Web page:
Appeal from the Order of the Unemployment Compensation Board of Review in the case of In Re: Claim of Arthur Johnson, No. B-219232.
Thomas J. Graham, Finder, Allison, Olshock & Graham, for petitioner.
Charles G. Hasson, Acting Deputy Chief Counsel, for respondent.
Judges Craig and Palladino, and Senior Judge Kalish, sitting as a panel of three. Opinion by Judge Palladino. Dissenting Opinion by Judge Craig.
Arthur E. Johnson (Claimant) appeals from an order of the Unemployment Compensation Board of Review (Board) affirming a referee's decision to deny unemployment compensation benefits to Claimant under Section 3 of the Unemployment Compensation Law*fn1 (declaration of public policy that benefits will be granted only to persons unemployed through no fault of their own). We affirm.
Claimant was employed by the H.J. Heinz Company (Employer) as a chef in the employees' cafeteria until his last day of employment on December 22, 1982. On Christmas day of 1982, a female employee of Employer, with whom Claimant had been living, was shot to death in Claimant's home, and Claimant was arrested and charged with her murder. Three days later, a representative of Employer visited Claimant in jail, and discussed the possibility of Claimant resigning his position. After he was released on bond, Claimant again met with Employer's representative and again was asked to consider resigning. When Claimant refused to resign, he was suspended*fn2 and was told, at that time, that it was because of absenteeism.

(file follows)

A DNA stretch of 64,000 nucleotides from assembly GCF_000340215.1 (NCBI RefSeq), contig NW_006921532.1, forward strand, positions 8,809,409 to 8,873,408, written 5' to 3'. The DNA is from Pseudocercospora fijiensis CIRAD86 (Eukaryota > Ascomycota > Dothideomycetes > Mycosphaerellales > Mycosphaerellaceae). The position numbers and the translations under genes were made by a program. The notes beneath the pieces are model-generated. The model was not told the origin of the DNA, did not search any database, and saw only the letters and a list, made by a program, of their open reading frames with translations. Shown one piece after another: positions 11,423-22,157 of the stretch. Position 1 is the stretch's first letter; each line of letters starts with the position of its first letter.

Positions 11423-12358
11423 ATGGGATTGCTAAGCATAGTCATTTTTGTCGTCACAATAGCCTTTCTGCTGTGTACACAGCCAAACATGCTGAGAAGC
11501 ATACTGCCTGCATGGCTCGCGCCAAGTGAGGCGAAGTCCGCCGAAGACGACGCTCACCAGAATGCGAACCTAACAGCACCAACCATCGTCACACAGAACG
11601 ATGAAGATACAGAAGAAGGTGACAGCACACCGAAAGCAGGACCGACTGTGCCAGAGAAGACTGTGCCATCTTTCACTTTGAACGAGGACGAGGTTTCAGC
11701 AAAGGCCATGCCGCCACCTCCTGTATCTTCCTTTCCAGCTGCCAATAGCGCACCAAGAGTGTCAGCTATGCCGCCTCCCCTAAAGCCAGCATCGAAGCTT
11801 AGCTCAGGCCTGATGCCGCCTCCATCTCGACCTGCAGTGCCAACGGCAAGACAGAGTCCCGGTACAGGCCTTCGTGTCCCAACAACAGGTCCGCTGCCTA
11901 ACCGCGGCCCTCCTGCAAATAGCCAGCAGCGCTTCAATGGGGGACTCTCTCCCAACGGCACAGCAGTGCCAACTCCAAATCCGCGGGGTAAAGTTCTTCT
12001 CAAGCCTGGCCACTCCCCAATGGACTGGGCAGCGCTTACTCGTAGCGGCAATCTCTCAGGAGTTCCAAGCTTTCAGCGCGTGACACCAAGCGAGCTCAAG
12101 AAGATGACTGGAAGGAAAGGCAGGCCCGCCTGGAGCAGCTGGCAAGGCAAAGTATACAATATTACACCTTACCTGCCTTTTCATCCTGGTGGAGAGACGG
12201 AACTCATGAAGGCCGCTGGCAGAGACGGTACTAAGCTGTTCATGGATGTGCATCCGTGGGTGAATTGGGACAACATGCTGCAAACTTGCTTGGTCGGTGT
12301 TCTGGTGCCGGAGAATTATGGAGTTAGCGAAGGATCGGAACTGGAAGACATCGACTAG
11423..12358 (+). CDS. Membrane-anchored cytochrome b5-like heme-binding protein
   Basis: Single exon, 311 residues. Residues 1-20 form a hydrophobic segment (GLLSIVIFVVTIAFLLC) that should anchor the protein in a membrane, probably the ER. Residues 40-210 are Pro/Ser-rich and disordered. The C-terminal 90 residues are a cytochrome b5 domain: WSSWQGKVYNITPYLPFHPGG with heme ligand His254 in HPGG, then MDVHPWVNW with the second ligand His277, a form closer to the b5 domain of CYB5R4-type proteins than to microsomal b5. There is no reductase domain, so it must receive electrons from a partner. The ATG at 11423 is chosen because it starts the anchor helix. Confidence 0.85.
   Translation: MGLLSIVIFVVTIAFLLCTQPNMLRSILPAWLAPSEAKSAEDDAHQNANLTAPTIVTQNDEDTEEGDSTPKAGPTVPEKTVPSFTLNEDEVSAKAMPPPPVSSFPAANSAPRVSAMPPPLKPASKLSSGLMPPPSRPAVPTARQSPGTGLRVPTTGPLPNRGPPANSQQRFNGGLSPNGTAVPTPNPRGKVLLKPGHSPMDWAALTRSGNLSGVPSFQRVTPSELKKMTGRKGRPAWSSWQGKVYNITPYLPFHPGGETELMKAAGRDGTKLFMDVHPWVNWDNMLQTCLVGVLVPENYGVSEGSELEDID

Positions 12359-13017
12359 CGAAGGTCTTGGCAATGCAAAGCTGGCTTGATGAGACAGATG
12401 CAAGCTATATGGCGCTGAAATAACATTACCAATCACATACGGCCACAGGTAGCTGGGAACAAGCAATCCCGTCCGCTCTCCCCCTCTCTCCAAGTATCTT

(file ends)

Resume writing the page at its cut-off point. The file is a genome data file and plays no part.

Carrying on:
At an unemployment compensation hearing, however, the referee found that Claimant was suspended because of the homicide charge against him and because other employees of Employer were aware of what had occurred. According to the referee, Employer was concerned that Claimant's continued presence would have a distracting effect on the other employees
who used the cafeteria and, furthermore, Claimant was aware that Employer held its employees to a high standard of conduct and that they could be discharged for acts that did not occur at the workplace. In light of these facts, the referee determined that, under Section 3 of the Law, Claimant was ineligible for benefits because his unemployment was caused by his own fault. The decision of the referee was thereafter affirmed by the Board.
On appeal to this Court, Claimant contends that there is not substantial evidence to support certain findings of the referee, namely: (1) that other employees were aware of what had occurred because of media coverage; (2) that Employer was concerned that Claimant's continued presence would have a distracting and disquieting effect on the employees who used the cafeteria; and (3) that Claimant was aware of Employer's policy that employees may be discharged for a number of reasons, including the commission of acts of violence.*fn3 Furthermore, Claimant argues that the evidence does not establish his ineligibility for benefits under Section 3, because it does not show that Claimant's conduct was inconsistent with accepted standards of behavior nor that the conduct adversely reflected upon his ability to perform his assigned duties.
Initially, we note that our scope of review of this case is limited to determining whether or not the factual findings are supported by substantial evidence and whether or not an error of law has been ...